Dorudon (Greek for "spear-toothed"); pronounced DOOR-ooh-don
Seashores of North America, northern Africa and the Pacific Ocean
Late Eocene (41-33 million years ago)
Size and Weight:
About 16 feet long and half a ton
Fish and mollusks
Small size; distinctive teeth; nostrils on top of head; lack of echolocation abilities
For years, experts believed that the scattered fossils of the prehistoric whale Dorudon actually belonged to juvenile specimens of Basilosaurus, one of the largest cetaceans that ever lived. Then, the unexpected discovery of unmistakably juvenile Dorudon fossils demonstrated that this short, stubby whale merited its own genus--and may actually have been preyed on by the occasional hungry Basilosaurus, as evidenced by bite marks on some preserved skulls. (This scenario was dramatized in the BBC nature documentary Walking with Beasts, which portrayed Dorudon juveniles being gobbled up by their larger cousins).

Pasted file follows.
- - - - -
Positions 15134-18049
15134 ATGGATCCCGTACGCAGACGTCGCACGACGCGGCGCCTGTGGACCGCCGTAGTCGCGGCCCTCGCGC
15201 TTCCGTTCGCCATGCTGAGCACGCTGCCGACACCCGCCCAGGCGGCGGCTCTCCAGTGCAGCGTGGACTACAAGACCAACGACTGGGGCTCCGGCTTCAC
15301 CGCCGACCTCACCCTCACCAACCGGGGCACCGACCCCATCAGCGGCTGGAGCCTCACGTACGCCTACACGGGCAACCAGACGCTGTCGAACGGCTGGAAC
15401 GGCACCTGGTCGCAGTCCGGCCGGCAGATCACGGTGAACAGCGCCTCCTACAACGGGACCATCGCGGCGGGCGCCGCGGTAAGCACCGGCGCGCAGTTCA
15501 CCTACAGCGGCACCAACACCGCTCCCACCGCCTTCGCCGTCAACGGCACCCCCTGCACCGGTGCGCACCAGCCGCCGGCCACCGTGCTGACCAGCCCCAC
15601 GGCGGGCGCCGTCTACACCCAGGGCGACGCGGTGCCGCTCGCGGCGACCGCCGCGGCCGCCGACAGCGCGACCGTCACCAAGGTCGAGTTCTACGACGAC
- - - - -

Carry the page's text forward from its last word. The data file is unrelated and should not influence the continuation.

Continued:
One thing that Dorudon shares in common with Basilosaurus is that both of these Eocene whales lacked the ability to echolocate, since neither of them possessed a characteristic "melon organ" (a mass of soft tissues that acts as a kind of lens for sound) in their foreheads. This adaptation appeared later in cetacean evolution, spurring the appearance of larger and more diverse whales that subsisted on a wider variety of prey (Dorudon, for instance, had to content itself with presumably slow-moving fish and mollusks).